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Monday, 02 January 2017 02:00

A Basic Overview of Dementia

What is Dementia?

Dementia is a term used to describe a collection of symptoms that cause brain degeneration. 

Understanding the symptoms of dementia is an all important step in learning to live with the emotional impact that it will have on the lives of those closest to the person suffering the condition, as well as the person with dementia.

Symptoms of dementia include but are not limited to; memory loss, confusion, apathy or indifference to everything around them, a low concentration and communication difficulties. A patient suffering from dementia is also likely to show a general inability to undertake daily tasks, a lack of co-ordination in the simplest of tasks, and distinct changes in personality.

Types of Dementia

  • Alzheimer’s Disease – This is the most common form. The mental decline is gradual ranging from mild to moderate to severe 
  • Vascular - stepped decline and most often follows a stroke/vascular disease
  • Lewy Body – rapid decline with Parkinson symptoms
  • Frontotemperal – less common, also known as Pick’s Disease
  • Korsakoff’s Syndrome – commonly caused by alcohol abuse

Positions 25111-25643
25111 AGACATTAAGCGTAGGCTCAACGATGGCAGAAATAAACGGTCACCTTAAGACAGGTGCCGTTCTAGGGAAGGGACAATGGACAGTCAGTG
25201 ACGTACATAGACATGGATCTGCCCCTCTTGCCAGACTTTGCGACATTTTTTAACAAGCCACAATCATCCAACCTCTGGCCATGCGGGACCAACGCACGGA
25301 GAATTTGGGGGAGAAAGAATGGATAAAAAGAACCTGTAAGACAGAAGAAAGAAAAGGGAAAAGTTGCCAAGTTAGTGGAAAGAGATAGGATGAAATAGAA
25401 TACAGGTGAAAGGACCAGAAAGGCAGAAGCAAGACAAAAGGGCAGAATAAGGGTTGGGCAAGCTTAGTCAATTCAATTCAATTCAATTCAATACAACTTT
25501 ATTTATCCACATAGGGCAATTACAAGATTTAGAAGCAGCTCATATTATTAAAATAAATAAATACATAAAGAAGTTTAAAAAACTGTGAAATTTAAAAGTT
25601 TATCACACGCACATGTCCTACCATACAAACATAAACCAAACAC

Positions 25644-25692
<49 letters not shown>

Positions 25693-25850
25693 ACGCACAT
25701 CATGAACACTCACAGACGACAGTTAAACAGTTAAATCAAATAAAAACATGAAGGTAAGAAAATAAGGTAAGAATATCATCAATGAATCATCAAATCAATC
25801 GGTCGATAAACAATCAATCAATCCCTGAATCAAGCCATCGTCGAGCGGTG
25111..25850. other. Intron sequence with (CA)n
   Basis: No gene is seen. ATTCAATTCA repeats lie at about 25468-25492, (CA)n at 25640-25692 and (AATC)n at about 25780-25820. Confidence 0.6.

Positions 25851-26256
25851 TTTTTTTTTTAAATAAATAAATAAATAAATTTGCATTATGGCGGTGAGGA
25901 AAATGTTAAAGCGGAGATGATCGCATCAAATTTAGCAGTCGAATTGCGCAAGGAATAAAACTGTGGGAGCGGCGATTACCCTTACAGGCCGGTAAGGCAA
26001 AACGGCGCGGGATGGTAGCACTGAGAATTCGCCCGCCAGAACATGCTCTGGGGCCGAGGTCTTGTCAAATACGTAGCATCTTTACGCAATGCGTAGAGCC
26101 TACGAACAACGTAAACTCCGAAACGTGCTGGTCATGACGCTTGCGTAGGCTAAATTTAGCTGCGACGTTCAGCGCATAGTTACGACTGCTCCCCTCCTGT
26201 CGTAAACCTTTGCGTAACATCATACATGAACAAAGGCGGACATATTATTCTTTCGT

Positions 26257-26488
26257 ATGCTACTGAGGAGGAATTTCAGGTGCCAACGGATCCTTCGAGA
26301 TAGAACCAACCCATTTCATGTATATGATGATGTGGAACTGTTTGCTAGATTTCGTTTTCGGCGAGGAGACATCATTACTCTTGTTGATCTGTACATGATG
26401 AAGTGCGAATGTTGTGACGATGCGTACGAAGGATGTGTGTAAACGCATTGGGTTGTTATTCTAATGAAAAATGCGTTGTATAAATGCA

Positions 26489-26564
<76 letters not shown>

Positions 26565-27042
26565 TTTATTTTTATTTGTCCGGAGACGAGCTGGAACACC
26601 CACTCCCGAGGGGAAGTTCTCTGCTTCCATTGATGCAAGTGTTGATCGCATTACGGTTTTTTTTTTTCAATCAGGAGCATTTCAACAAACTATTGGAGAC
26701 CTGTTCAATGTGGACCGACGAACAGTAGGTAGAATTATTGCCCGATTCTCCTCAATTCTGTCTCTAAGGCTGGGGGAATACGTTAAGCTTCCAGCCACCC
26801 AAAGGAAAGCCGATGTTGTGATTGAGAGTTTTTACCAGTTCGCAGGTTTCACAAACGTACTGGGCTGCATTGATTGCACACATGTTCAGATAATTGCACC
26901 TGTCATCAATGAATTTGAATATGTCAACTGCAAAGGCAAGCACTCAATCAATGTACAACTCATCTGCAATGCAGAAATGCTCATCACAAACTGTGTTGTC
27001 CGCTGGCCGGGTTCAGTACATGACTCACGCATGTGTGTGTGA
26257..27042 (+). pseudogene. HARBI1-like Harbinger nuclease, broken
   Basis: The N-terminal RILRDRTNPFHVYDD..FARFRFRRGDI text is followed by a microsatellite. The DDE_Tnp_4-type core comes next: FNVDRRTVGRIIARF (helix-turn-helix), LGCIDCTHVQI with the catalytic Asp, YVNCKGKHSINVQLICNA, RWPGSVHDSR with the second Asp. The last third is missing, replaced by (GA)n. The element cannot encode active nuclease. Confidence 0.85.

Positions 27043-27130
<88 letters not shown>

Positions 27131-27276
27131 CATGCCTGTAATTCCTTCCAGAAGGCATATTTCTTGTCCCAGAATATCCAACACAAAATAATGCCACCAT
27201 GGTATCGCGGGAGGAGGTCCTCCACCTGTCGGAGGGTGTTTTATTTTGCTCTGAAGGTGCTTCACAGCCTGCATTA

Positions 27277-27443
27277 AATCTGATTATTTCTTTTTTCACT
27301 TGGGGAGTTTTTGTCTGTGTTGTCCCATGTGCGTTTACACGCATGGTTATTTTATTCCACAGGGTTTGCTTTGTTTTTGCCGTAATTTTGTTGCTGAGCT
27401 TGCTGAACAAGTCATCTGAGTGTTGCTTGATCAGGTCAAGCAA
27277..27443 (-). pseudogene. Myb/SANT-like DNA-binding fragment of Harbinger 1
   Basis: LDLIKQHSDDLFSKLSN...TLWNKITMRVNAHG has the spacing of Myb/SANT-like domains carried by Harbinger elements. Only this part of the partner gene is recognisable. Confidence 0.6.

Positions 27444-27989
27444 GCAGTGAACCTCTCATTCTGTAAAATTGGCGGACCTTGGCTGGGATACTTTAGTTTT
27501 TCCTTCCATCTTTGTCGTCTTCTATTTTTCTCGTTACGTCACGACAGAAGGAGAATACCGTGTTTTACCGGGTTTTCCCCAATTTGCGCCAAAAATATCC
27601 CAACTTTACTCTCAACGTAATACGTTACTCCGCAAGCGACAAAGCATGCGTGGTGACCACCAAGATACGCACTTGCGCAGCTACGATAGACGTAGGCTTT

Diagnosis

Most of the symptoms of dementia can be caused by other conditions.  This is why many tests must be done to ensure that dementia is the cause. Mental testing (MMSE) and full physical testing must be undertaken. 

It’s critical that Doctors rule out the possibility of the following before being certain that a person’s symptoms are caused by dementia;

  • Depression
  • Medication side effects
  • Urinary or chest infections
  • Infected wounds – particularly pressure sores
  • Anaesthetics from a recent hospital visit (side effects can last months)
  • Constipation
  • Alcohol
  • Thyroid deficiencies
  • Poor hearing or loss of eyesight
  • Brain tumours and pressure hydrocephalus
  • Sudden trauma inducing changes such as death of a spouse, or moving into a care facility. 

If all of the above symptoms are ruled out, then doctors will determine whether it is Mild Cognitive Impairment (MCI) or dementia. 

MCI causes mild memory problems, such as becoming forgetful or having difficulty concentrating but these are common symptoms of ageing and are not considered to be dementia. 

Treatment for Dementia

While Doctors can prescribe medications and lifestyle changes such as diet and exercise to help alleviate symptoms, there is currently no cure for the condition. It’s important though that the right diagnosis is made so that the correct support and care is in place as and when it’s needed.

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